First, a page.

Kossuth County Advance from Algona, Iowa on September 21, 1937 · Page 1
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Kossuth County Advance from Algona, Iowa · Page 1

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Tuesday, September 21, 1937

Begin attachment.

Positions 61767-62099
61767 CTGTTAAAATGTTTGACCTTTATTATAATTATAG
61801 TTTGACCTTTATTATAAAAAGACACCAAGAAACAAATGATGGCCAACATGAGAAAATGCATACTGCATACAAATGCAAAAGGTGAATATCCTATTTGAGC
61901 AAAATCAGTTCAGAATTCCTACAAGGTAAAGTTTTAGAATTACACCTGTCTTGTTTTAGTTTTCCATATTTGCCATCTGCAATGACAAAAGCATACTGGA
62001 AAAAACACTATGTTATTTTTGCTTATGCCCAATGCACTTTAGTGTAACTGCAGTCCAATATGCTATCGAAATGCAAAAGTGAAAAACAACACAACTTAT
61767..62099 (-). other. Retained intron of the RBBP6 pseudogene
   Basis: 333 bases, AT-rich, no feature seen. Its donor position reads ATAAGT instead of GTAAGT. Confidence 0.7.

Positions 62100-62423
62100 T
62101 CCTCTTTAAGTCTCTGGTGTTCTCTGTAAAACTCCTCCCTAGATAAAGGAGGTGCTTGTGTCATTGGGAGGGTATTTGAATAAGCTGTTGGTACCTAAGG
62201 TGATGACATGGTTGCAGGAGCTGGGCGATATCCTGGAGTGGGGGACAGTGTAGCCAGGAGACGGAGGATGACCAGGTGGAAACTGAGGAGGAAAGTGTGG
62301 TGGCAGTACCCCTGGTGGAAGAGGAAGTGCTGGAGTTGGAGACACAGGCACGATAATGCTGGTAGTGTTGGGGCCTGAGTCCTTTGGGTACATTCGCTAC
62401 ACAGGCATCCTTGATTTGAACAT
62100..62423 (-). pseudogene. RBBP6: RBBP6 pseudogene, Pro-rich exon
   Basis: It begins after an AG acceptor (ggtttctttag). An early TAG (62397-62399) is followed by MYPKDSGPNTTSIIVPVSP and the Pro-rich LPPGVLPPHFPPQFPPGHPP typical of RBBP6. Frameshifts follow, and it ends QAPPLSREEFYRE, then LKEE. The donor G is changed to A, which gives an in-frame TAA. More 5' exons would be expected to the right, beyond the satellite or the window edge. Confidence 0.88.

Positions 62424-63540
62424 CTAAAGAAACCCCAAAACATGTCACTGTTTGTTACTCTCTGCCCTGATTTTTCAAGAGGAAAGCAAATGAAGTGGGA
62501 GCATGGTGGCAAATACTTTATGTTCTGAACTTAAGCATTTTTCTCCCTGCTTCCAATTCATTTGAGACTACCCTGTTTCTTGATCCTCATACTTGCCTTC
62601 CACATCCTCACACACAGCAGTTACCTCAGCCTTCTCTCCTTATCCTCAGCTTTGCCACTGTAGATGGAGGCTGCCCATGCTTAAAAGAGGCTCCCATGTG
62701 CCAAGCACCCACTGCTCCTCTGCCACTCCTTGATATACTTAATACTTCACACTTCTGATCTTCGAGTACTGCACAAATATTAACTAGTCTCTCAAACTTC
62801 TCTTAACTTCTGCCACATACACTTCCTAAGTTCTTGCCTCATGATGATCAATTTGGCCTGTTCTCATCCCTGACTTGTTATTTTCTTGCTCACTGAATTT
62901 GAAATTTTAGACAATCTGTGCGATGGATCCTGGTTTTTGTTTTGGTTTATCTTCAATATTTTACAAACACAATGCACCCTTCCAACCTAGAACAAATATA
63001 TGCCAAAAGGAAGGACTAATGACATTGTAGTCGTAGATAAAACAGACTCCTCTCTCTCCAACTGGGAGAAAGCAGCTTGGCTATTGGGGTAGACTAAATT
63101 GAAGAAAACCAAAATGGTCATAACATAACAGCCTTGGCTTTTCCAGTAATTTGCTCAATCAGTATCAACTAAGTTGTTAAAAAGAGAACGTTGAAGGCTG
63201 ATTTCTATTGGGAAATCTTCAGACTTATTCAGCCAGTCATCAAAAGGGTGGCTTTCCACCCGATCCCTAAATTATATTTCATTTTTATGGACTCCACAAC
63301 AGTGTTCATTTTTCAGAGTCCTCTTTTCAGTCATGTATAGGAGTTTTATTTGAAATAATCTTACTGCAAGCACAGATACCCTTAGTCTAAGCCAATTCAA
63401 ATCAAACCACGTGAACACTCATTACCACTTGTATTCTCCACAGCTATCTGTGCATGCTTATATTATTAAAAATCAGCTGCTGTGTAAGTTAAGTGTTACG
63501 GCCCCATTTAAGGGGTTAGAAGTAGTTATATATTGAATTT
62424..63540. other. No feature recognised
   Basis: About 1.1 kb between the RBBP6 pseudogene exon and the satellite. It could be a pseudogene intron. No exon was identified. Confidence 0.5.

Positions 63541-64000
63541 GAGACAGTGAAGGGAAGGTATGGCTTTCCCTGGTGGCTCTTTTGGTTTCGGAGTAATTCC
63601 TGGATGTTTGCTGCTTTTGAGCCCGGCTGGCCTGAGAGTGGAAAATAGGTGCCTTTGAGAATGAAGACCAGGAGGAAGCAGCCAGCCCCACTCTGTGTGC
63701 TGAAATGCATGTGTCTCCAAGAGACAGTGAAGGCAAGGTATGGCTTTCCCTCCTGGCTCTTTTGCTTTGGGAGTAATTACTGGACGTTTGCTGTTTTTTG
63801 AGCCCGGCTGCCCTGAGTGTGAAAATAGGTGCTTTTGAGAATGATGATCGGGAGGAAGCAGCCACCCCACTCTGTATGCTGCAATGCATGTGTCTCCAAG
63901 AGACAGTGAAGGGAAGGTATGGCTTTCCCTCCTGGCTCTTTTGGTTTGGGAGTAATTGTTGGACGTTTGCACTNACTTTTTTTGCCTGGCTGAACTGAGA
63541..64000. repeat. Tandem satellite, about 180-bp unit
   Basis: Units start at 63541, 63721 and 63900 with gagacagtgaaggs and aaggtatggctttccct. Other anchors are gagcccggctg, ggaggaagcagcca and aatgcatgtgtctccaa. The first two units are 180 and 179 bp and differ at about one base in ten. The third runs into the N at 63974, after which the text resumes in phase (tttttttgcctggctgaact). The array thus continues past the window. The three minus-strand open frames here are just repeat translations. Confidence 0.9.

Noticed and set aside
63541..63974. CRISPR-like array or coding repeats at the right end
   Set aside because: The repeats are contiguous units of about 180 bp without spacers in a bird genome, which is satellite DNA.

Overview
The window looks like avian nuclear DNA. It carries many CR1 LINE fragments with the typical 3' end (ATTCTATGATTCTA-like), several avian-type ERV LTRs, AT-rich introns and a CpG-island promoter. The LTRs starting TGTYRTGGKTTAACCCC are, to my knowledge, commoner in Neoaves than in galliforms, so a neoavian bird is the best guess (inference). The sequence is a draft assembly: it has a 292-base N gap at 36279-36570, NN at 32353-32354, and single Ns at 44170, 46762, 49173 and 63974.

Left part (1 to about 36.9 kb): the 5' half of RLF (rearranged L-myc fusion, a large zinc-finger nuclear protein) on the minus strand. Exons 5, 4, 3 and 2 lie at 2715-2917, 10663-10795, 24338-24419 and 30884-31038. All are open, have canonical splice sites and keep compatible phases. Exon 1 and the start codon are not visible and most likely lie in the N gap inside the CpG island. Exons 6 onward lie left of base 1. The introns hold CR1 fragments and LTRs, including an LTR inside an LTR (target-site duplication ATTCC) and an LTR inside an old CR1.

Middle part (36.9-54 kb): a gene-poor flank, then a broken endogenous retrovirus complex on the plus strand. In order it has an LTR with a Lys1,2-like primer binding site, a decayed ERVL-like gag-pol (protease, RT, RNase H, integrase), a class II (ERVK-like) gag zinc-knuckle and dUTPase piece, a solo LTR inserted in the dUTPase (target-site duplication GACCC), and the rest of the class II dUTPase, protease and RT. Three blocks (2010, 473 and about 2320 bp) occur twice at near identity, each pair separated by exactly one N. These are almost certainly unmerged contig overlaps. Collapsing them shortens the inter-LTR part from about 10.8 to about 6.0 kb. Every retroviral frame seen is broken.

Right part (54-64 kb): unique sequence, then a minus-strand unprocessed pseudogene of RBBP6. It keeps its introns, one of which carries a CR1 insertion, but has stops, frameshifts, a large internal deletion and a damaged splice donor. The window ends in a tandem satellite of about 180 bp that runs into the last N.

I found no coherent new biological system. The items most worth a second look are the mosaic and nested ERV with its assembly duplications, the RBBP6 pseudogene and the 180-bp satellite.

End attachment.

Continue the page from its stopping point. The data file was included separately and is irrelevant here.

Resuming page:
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IE WEATHER 20-26—Generally fair most except showers Monday Tuesday and again about frequent changes in attire. ALGONA. IOWA, TUESDAY EVENING, SEPTEMBER 21, 1937 10 Pages 80 Columns Number 1 _ ------ — _____ ...- o* -v sm erne Man, Father of Suspected Murder Victfm, /« HeZd in Jail For Questioning WhOe Officers Exhume Son's Body **' **** * * * * **** ** • EXAMINED AGAIN Fall Styles Are Featured by Eight Algona Stores (Algona fashion stores, both women's wear, are this nning a full page adver- calllng attention to the lines of clothing carrle' ores. Not a national line' ance is missed, and the ave many lines not includ- advertisement nen's stores are Chrlsten- L, The Chrischilles Stores, |ham Co., and Kresensky's. I's stores are Steelo's fShop, Zender & Caldwell, the Hub Clothiers, and Misbach's. Each week thousands o£ magazines carrying advertisements of tnose garments come into — -» - ^«.\*j J.UI. mHuin. purchase at your convenience. Buy ing these nationally advertised lines in Algona permits close inspection of the fabrics, the tailoring, and the styling, something that cannot be done with clothes , ordered by mall. | Prices on these articles range jfrom the best to the least expens- ive. Buying in Algona, close to' each customer's home, assures the purchaser that the garment Is fully worth the price asked, and if It should fail from some defect In manufacture these dealers are i ready to stand back of the products ithey sell. | Nationally advertised lines are good—they have to be good to stand the advertising. No article .would make a profit when nationally advertised unless it is good. National advertising sells many thousands of garments for each manufacturer, thus effecting a quantity manufacture which reduces the price that must be asked. Therefore these nationally advertised articles really cost less to you because there are so many sold. Thes articles are proven good by the thousands of people who wear them year in and year out. The dealers know they are good, and when you see such articles featured in your local dealer's advertising you know he is proud to sell them because he knows you will be satisfied. -owd of 15,000 Sees Events of 3rd Field Day at Bancroft iONA DOGS KE FIRSTS IN DOG SHOW suth Event Given [igh Praise by Sportsmen. third annual Field day of mnty Conservation League, r, on the banks of the Des river and the Charles In- |ann, a mile west and south icroft, drew an estimated at- ico of-between 12,000 and This estimate was made count of 3,500 automobiles grounds at 2:30 Sunday afro. Cars were drifting Into put of the parking space all ig the day, it is estimated, lan 18,000 clay pigeons were by gun fire, not counting Many of the undamaged is" were gathered up and second time. At the pistol an estimated 5,000 rounds used, and a like number were I on the rifle range. than 800 pounds of ham- were eaten at the mdin re- icnts stand, and hundreds of t of pop and many ice cream were sold at three smaller • The profits were all used set expenses. Admissibn to Held day was free. No Admission Charge. the Inman farm the Bancroft of the League built a dam a ago, and this helped make the [ideal for the event. Parking was on the west side of the with the main stand and the ~ at the top of a hill over- the shooting ranges, which the east. Inraan donated use of a pas- and helped all day with the ng of automobiles. A feature wld day is that it is free, and success comes from the fact "nany men donate time not ou that day but for weeks in nee. P. Weaver is president of the ty League; Gottlieb Bleich, President; J. D. Lowe, secre- Hreasurer. Winners in Events. 'flow R. Hoon, Jewell won the snoot championship, hitting 149 or 150 clay birds. Runner-up VY. B. Olson, Storm Lake, who « H7 targets. W. S. Hoon, j 1 of the champion, tied for with B. J. Mescher, of Fair- Doth scoring 146. Mrs. Roy w " Des Moines, broke 141 h ,, was Wen for women. u « Algona trapshooting team Ue county meet over teams _°urt, Bancroft, Swea City, I Rock, and Whittemore. "n-year-old William Pros- n n . - Dodge, won three of four ,? «"t rod-casting events. He «irat in 3-8 ounce, 6-8 ounce, u 'y-ny accuracy events. Leroy B»!? rt odge ' WOQ the wet-fly lt acy contest. Algonians Win Shoots, .5' ? 1 j rton . Algona, won high "flual honors in the rifle match wroy Nolte and Edw . n GU _ 1 D °th of Algona, took first .jot ~™r places in the boy's ilfle f in ,u a Lul ben. Charles City, i" th « women's contest, and in ,, Roderl ok, Algona, was * the girls' contest. 9 tn , tot ' Mason City, made D in I! 11 the Clasa A. champion- Ham n? e plst ° l matches, and Town-ley, Fort Dodge, won laon n-7' wit! i a score of 93. A i 1 *" 1 wty police team, in a spec- Fort"S a ? plsto1 match, defeated I. j^p civilian team, 1140.'- uyae Johnson, Corwlth, d, of the Mason a remarkable score *w*e with e, .38 cali- the 75-ft. range, mak- Fire Prevention Week Is Ordered by Mayor Specht Mayor C. F. Specht has set aside this week as firo-'prevention week, and is asking that Algonians make an inspection of their homes and store buildings now before winter furnace firing starts in. Every fall the fire department is called out for roof fires, chimney fires, electrical fires, as winter firing begins. Attics and basements accumulate a variety of "junk" which may easily turn into a disastrous fire in many cases. Sooty chimneys and pipes leading from stoves and furnaces to the chimney are fire hazards, for a burning-out chimney may fire a roof and destroy the property. Each year in Kossuth county there has been serious loss from fire which could have been prevented, and in many cases tragedy accompanied the blaze and snuffed out one or more lives. On farms the fall is a dangerous fire period because of the storing of fresh produce in barns. Spontaneous comlbustion following placing of hay in the barn is a common cause of fires. Failure to clean out and repair chimneys on both farm and town homes often results in .sparks getting a hold which results in fire. Addition of new electrical conveniences to homes or barns may causo a firo if the wiring is not heavy enough to carry safely the extra electricity called for by the new mcahine. When wiring is over-taxed by an additional load it heats rapidly, and may become red hot. Wiring entirely sufficient for electrical uses ten years ago is now usually over-taxed because of such additions. As shorter winter days comes additional use of electricity is required and hence the danger is increased. GILLETTE TO LEAVE ALGONA BYAIRPLANE Must Speak Tonight at Banquet at Dubuque. Senator Guy S. Gillette, of Cherokee, who is to speak at this afternoon's dedication of the now post• office, will go to Wesley following his address, and there will take the ing a score of 99 at slow fire, 100 ou time fire, and 92 at rapid fire. Loreuz Pop Champ. "Lady," a white collie owned by Walter Lorenz, Algona, won first honors for non-sporting dogs in the bench show. Toto, an English setter, owned by H. B. White, Algona, was grand champion in the dog show, with Ginger, springer spaniel, owned by Dr. John N. Kenefick, Algona, as reserve champion in sporting dogs. A Chesapeake dog owned by Jack Johnson, Lu Verne, won water-retrieving trials. First prize in a "kid and dog" parade was won by Virginia Lee Tindall, of Woden, with two springer spaniels. Rowdy and Rogue, owned by R. D. Mitchell, Arnold's Park. William Speicher won the championship in a horseshoe pitching contest in which many took part. Archery New Feature. A new feature of Field day was archery contests conducted by Dr. R. M. Wallace. They drew an interested crowd all day. Targets were placed close for beginners, but at 120 feet for the contest, which was won by William Jepson, Sioux City. • All units in the county contributed to the success of the day, with each town operating a trap shoot or taking charge of an event. Complete results In many of the events are not available because of the size of the V r °S^: Comments of Visitors. The size of the Field day and its novelty as a sports event have m three years attracted considerable attention from all over the country K. M. Beegle, expert shooter for the Peters Cartridge Co. said: "This is by all odds the biggest sports event of its kind in the of the Arms company, "M know of anything In States which compares with your Field day. It is the best I have "expert, K 0. Osland, the Peters Cartridge Co, seen in the line of sports. SOFT WATER POND TO BE USED BY SKATERS Algona will have an ice skating rink this winter for the children, acording to plans of the Junior Chamber of Commerce discussed at a meeting Friday evening. The plans call for the purchase of an old box-car, or if possible an old Pullman, from a railroad company and placing it north of the soft water pond on the road to the Ambrose A. Call state park, south of the municipal swimming pool and the ball park. The car will serve as lunch room and a place for the children to get warm in cold weather. A paid attendant will be hired to keep the ice on the pond in condition. Various other projects were dis- the meeting, and a Dutch lunch followed. CHURCH FETE CELEBRATES FIFTY YEARS be flown will attend a dinner at the Duibuque college and give a talk. The arrangement for the plane trip was made hurriedly lost weekend, when it was discovered that Senator Gillette was scheduled to speak both here and at Dubuque on the same day. When he made the date for Algona he was under the Impression that the Algona date was Wednesday. Officials Are Expected. Largo numbers of public and postoffice officials, civic leaders, agricultural officials, and others are expected to be on hand for the dedication ceremony, which begins at 2 o'clock. J. D. Lowe, as Commander of' the Legion, will preside. The program will be opened with the singing of "America" with the music played by the Algona high school band, following which The Immanuel Lutheran church, Father A. H. Ahman will give the Bancroft, observed its 50th anni- invocation. Iversary Sunday. The church was The address of welcome will be founded in 1887 iby 33 charter mem- given by State Comptroller C. B. '. DerS( O f whom only one survives. Murtagh. George Grubbs, super- Sne i s Mrs. John Nyman Sr., Swea intendent of the division of finance | clty _ and Sn6 is now a member o£ of the postoffice department, will the Swea city cnurch Immanuel Lutherans at Bancroft End Half Century. give a short talk, and then introductions will be made by Mr. Lowe. Mr. Gillette will >be introduced by L. E. Linnan, chairman ot the county democratic central committee. Following Senator Gillette's talk the high school band will play the "Star Spangled Banner" and the benediction will be given by the Rev. George Vance. Force to Have "Open House." Following this part of the program the postoffice force will hold "open house" in the new building and tours will be conducted. Committees named to provide reception for the various groups expected are: Post Office Officials—W. W. Sullivan, postmaster, chairman; J. W. Haggard, R. B. Waller, W. C. Dewel, D. E. Dewel, T. C. Sherman. Public Officials—L. E. Linnan, chairman; Mayor C. F. Specht, P. J. Kohlhaas, Dr. F. C. Scanlan, R. J. Harrington. Civic Leaders—0. S. Reiley, Joe Bloom, president Chamber of Commerce; J. A. Haggard, president Junior Chamber of Commerce; J. D. Lowe; E. G. Thiel, commander V. F. W.; L. J. Dickinson, former U. S. senator. Agricultural Officials — A. L. Brown, county agent, chairman; G. W. Bleich, Ed Youngwirth, Wayne Keith, George Hawcott, H. J. Bode. Football Opener is Friday Night Algona will meet Emmetsburg Friday night under the lights at the remodeled Athletic park for the first game of the football season. The park has been entirely changed for the game, and car parking will have to be outside the park proper. Prospects are good for a football team that will win a majority of the games this year, and Friday will give fans an opportunity to size up season prospects. Four to laymen's Meeting. Messrs, and MesdamesW. J. Presnell, Lynn Keith, John Wheelock, Harvey Coleman, H. N. Kruse, and Dr. R. A. Evans attended a Baptist , laymen's meeting at the Baptist state assembly grounds at Iowa Falls Saturday and Sunday. The Rev. M. A. Sjostrand, Algona, is the Bancroft as well as the Algona minister, and he preaches every other Sunday at Bancroft. Holy Communion services were held in the morning, with Pastor Sjostrand preaching. The Algona and Bancroft choirs sang. In the afternoon an anniversary program was given at 2:30, with Pastor R. C. Swanson, Swea City, president of the Northern district of the Iowa Conference, delivering the address. Musical numbers were given by the combined choirs, and Mrs, Sjostrand gave a solo. Mrs. George Johnson gave a resume of the church's history, and besides greetings by visiting pastors letters were read from former pastors and friends. Recognition was given to charter members and the present older members of the congregation. The Rev. S. O. Sande, Seneca, conducted scripture services, after which an anniversary offering was taken. In the evening a confirmation reunion was held, with Pastor D. O. Swanson, Cowrie, giving the confirmation address. Pastor Swanson is vice president of the Iowa Conference. Roll call of former confirmation classes was held, and greetings were given by representatives of the classes. There have been 17 confirmation classes in the half century. The combined choirs sang, and a duet was given by Mrs. Sjostrand, Algona, and Mrs. J. A. Nyman, Bancroft. All adults who have been continuous members for 40 years were recognized. Mrs. Christian Behrmann, Kama Nilson, and Mrs. Oscar Pearson have been members 49 years; Mrs. Nels Mathson, Mrs. James Nelson, 48 years; Nels Mathson, James Nelson, and Alfred Pearson, 45 years; Mrs. Alfred Pearson, 42 years. Dinner and supper were served at the Baptist church. t Sky-Writing -Seen Afar. L. H. Bartlett, Titonka, was here the other day and reported that the sky writing done here a week ago by a Phillips 66 plane was visible 22 miles away. A group of men threshing at first thought it was a bomb explosion. YOUTH KILLED WHEN CAR AND HEARSE CRASH Herman Habeger, of West Bend, Dies at Fort Dodge. 'Herman Habeger, 26, of West Bend, was fatally injured Saturday night two miles north of Fort Dodge when his car collided with a funeral coach while passing a truck. Habeger suffered a basal skull fracture, and other injuries, including a steel splinter from the car which was driven deep into the youth's side. Death resulted primarily from the fracture, however. The accident happened about 9:30 when Habeger was en route to Fort Dodge to spend the evening with his fiancee, a Fort Dodge nurse, according to relatives. The couple had planned to be married this fall. Tried to Pass Truck. The official accident report states that Habeger attempted to pass, a truck driven by Mack Teague, Council Bluffs, and also going toward Fort Dodge. Habeger just got alongside the truck when Che funeral coach came from the south. The coach was driven by Ray Lindhart, of the Hopley & Lindhart funeral home in Hum- fooldt. Habeger's car first smashed head-on into the left side of the funeral coach, which, had gone as far to the right as the driver dared. The car caromed off and into the side of the truck, impact with which sent it headlong into the ditch, where it rolled over and over. Habeger was thrown from the car by the combined coach and truck crash. The youth was picked up and rushed to the Mercy hospital, where he died an hour and a half after the accident without regaining consciousness. Car is Wrecked. Habeger's small coupe was completely wrecked by the double impact and the roll into the ditch. The truck was not badly damaged, but the front of the funeral coach was caved in. Neither Teague nor Lindhart were injured, and both managed to keep their vehicles under control and on the road. LaVaughn Riley, of Livermore, was arrested by state patrolmen at the scene of the accident, when it was alleged he drove through flares and ignored warning signs. After colliding with the rear of a car parked on the shoulder of the road his car went into the ditch. He was fined $25 and costs in Fort Dodge police court Monday morning. He claimed he failed to see the flares or the flashlight signaling by the patrolmen. Habeger was a farmer near West Bend, and is survived by brothers and a sister. His parents died a number of years ago, and according to a report, are related to the Habegers who formerly made Algona their home. Habeger's body was taken from the hospital to a Fort Dodge funeral home, and Sunday was taken to West Bend, where funeral services were planned for today. GOLF CLUB ELECTS STEELmESIOENT A special stockholders' meeting of the Country club was held last Thursday evening, following a Dutch luncheon at the clubhouse. The annual meeting date in the articles of incorporation was changed from February to the third Thursday in September. Election of new directors was held and T. H. Holmes, R. J. Harrington, C. H. Williams, D. W. Anrews, and J. 'D. Lowe were elected. Change in the annual meeting date and election of officers will be a help towards getting officers and committees started in the early fall for the following year. Following the meeting the directors met, and Win, F. Steele was elected president; D. E. Dewel, was elected vice; T. H. Holmes, treasurer; T. L. Larson, secretary. F. E. Kent is retiring president. The others were reflected. The financial statement of the club now shows only $1,500 indebtedness, $500 was paid this year on the mortgage. Discussion took place on repairs of the clubhouse, a heating plant, need of a new watering system for the greens, and a professional for next year. Committees will be named soon. Methodists to Honor Edge. Next Sunday members and friends of the local Methodist church will have a potluck dni- ner in the dining room after the morning service, honoring Doctor J. H. Edge and his family, who will arrive Friday from Mitchell, S. p., where Doctor Edge Is now president of a Wesleyan college. "Homemaking" Movie Featured Three Mornings Next week Monday, Tuesday, and Wednesday a free movie cooking school, The Bride Wakes Up, will be presented at the Call theater by the Upper Des Moines. The doors to the theater open at 9:30 a. m., and the picture starts at 10 o'clock and runs for 66 minutes. The picture is a full-length feature, directed and filmed in Hollywood, with a competent cast to interpret the appealing story. Entertainment, profitable instruction, humor, and romance are woven into the production, with camera studies and remarkable close-ups of many articles such as a chocolate layer cake, a lemon chiffon pie, and other culinary triumphs. Free recipe sheets are furnished each day. Also included will be ideas and suggestions about such daily problems as laundry, refrigeration, up- to-date entertaining, beauty secrets, news of modernized home equipment and tips on making mechanical contrivances yield full usefulness. Not only will the picture be free, but a large number of gifts will be made daily by the newspaper and the cooperating firms. C, R, SHUTS, BARBER HERE, PASSES AT 56 Sudden Death Result of Heart Disease Early Sunday. Clarence Shilts, local barber for the last 34 years, died suddenly of a heart attack at 6 o'clock Sunday morning at his home. He worked in the Shilts Bros, shop till midnight Saturday night, and he took sick about 3 a. m. Sunday. Funeral services will be held this afternoon (Tuesday) at 2:30 at the Presbyterian church, the Rev. C. Paul Carlson officiating, and burial will be made in the Riverview cemetery. Mr. Shilts had since youth been a member of the church. Mr. Shilts was born February 23, 1881, at Arlington, 111., and was in his 57th year at death. His parents, Reuben and Sibyl, deceased, lived here many years. Clarence attended Illinois schools, came to Kossuth in 1900, and lived on a farm near Hobarton. He was married to Edna Walters in May, 1904, at Algona. For the last 34 years, he had been in partnership with his brother Frank in the barber trade. Besides the widow, Mr. Shilts is survived by his son Fred, at home; his brother Frank; and a brother, Chales Tecumseh, Neb. A sister Zella died when seven years old. Out-of-town relatives who will attend the funeral are the Charles Charles, Tecumseh, Neb. A sister Walter family, Milford;"- Melvin Shilts, Omaha, a nephew; and John Shilts, Mason City, also a nephew. Death Story Was a , Hoax for Time Off; Aug. Lohse Living The August 31 Advance, other weeklies in this section, including the Fenton Reporter, and nearby dailies reported that August Lohse, 61, Raymond, Minn., farmer, formerly of the Fenton neighborhood, had been killed by lightning. This was not true. It appears that the death was invented by a nephew of Mr. Lohse employed on a Fenton farm -who made it an excuse for time off duty, claiming that he would attend the funeral. After the. death story was published other relatives checked up on it and discovered the fraud. The nephew may have read of the traditional employed boy who now and then begs the boss for time off to attend Grandma's funeral, but instead attends a ball game, and the nephew may have thought that he could pull the same trick without discovery. Old P. O. Furniture to Be Shipped Away The furniture used in the old postoffice has all been boxed up, except a few items still in use for which new substitutes are to come. Some of the old furniture has been shipped away, and the rest has mostly been asigned to widely separated postoffices throughout the country. Some, for example, will go to Vermont, some to Alabama, some to Idaho, etc. Sherman Novel in Magazine. A novel by Richard Sherman entitled Morning, Noon , and Night appears in the October issue of the Red Book, reprinted .by arrangement with the Conde Nast Publications Inc. Coal Field at S. C. Prospected Swea City, Sept. 20—Four Fort Dodge coal miners have been at Vernon Burt's farm four miles northeast of Swea City since September 6, prospecting for coal. It was expected at least two weeks work would be necessary to determine whether or not there is enough coal there to make it feasible to haul a power drill from Fort Dodge. The experimental work is being done with a hand drill operated by a derrick. HEALD OPENS COURT MONDAY IN FALL TERM Grand Jury May Be Given Details of Block Death. Court opened yesterday with Judge George A. Heald, of Spencer, on the bench. John Foth was named court bailiff. The grand jury is scheduled to be empaneled this morning at 9 o'clock, and a number of charges will be investigated, among them the death of Walter Block, who was found dead in a burning barn at Lu Verne several weeks ago. Details are given in another story in this issue. The calendar will be "called" this afternoon, and work is expected to start tomorrow on cases tryable before the judge. The petit jury does not appear till next week Tuesday, when jury cases will come up for trial. Prospects are that a numlber of cases will be tried at this term, and there is a large number of cases set for first hearing during the term. Old cases noticed for trial, are: LAW Dodson Fisher Co. vs. Andrew S Elbert et al. Hannah Behnke et al vs. John G. Rippentrop et al. Mrs. Geo. Kliegl vs. Oscar Poirot et al. H. L. Meader vs. Lester Paulson. Moe & Sjogren vs. Jos. Cosgrove et al. Champlin Refining Co. vs. Claus Wibben. Nellie R. Anderson vs. R. S. Blossom. Douglas Wildin, admr., vs. Carl Struecker. Bess Greenwood vs. Smith Produce Co. et al. Edward Mixdorf vs. Bernard Marsh et al. Melbourne Mansmith vs. A. B. Lappe. Donald Larson et al vs. M. J Trunkhill. F. S. Norton & Son vs. Barr. EQUITY Thompson Yards Inc. vs. Mueller et al. John B. Gallagher, Rec., vs. M. H. McEnroe et al. Northwestern Mut. Life Ins. Co. vs. John M. Moore et al. Merle McAnnich vs. Lars Skaar. Met. Life Ins. Co. vs. Kathryn Gustin et al. Des Moines Jt. Stk. Ld. Bk. vs. Elmer Myhre et al. Fern E. Lentsch vs. Benedict L. Lentsch. Fred Brand vs. S. T. Maurstad et al. Ruth Ramus et al vs. William F. Schultz et al. W. J. Roy •4- Three Classes in High School Pick Class Officials Three high school classes have elected officers: Seniors — President, Robert Muckey; vice, Dick Keen; secretary-treasurer, Ruth Will. Juniors—president, Lyle Anderson; vice, Roger Michel; treasurer, Eugenia Little; secretary, Jerome Nielsen. Sophomores — president, Perry Owen; vice, Patricia Matern; secretary-treasurer, Russell Buchanan. The freshmen officers will not elect till rural and city pupils have become better acquainted, t Robbery Charges Against Transient Orville Hagan, transient, was bound to the grand jury Monday by Justice Delia Welter on charges of assault and robbery preferred by M. L. Lochart, transient printer who is employed for a few days at the Advance office. Carlyle Sorle, transient, was sentenced to ten days in jail on a drunkenness charge. Lochart charged he was beaten up and robbed of his billfold by Ha,gan near the Northwestern station Saturday sight. GRAVE OPENED YESTERDAY BY STATEMENTS Head is Examined for Possible Skull Injuries. Max Block, father of Walter Block, whose burned body was found in his father's barn at Lu Verne several weeks ago when th« fire department extinguished a blaze, was taken into custody Saturday by officers, and was being held for questioning at the countj; jail. Sheriff Casey Loss, County Attorney Winkel, County Coroner R* A. Evans, a number of state men. and two local doctors.went to La Verne yesterday afternoon, where a court order to open the boy's grave and re-examine the body waa put Into effect. Body Found July B. The death of Block has been a mystery since the body was found by firemen July 5. Finding of the body was a mystery, for at first Block denied that the body waa that of his son. Fingerprints, together with Bertillion measurements taken when Block was arrested some years ago on a liquor count, but found innocent, were used to positively identify th$ body. A post-mortem was done on the body for analysis of the stomach for possible traces of poison, but the report from the state was that the youth had not been poisoned. The head was not examined for blows at the time, and burial took place the same week. Since that time a recheck of the body for possible wounds was desired by officers to establish the way ia which the youth died. Head is Examined. Special attention was given t» examination of Block's head to sea whether he died from a fractured skull or other violence which would leave no outward wound. The exhumation order was secured by the state bureau of investigation some time ago, but because 6C reluctance to disturb the grave the order was not used till necessary. The manner in which the youth died is necessary to determine all possibilities in connection with the case. Officers are now certain he was murdered, but motive and method have not been entirely, cleared up to their satisfaction. Murder Considered Certain. Results of the examination are being kept secret, and will probably not be revealed till after evidence has been presented to the grand jury, either at this or the next term of court. At first it was thought he had died in the fire, but the body had stiffened with rigor mortis when it was found. This stiffening of the body does not occur till some hours after death thus indicating that the youth was dead when the fire started. Attempt to Hide Crime? Another angle indicating that the youth was at least unconscious and suggesting foul play is the fact that the body when found was covered with straw. The fire started in the corner of the barn opposite the body, and officials are working on the theory that a deliberate attempt to hide a slaying of the. youth was made, with the fire as a screen to lead to the belief he had died in the flames. Possible connection with the murder of Bert Anfinson, of Corwith, some weeks before, is also seen, and Frank Welder, of Corwith, who is being held on charges of murder in the Anfinson death, has been questioned concerning Block, but denied he knew him. Seen Two Days Before Fke. Block had not been living at home, but had been working for a farmer near Lu Verne. Some ten day before the body was found he quit, and disappeared, but was seen two days before the fire. There are rumors of bad feeling in the family, but they hare not been definetely established. Since the remarriage of his father Walter had not been home often, and nothing was known of his movements during the period in which he was not working. Findings and information gathered by officers will probably be presented to the grand jury which meets today. A coroner's jury returned an "open" verdict after the inquest. An "open" verdict is one which certifies death, presumably murder or manslaughter, but does not fix the manner nor person responsible. Gets Steel in Eye. Fenton, Sept. 20—Lawrenbe Hantelman suffered a severe injury to one of his eyes last weefc Tuesday when he got a piece of steel into his eye wWle sharpening a scythe- He was taken to Fort Dodge, •where the steel iyas removed. Though th* eye is still inflamed it Is not seriously injured.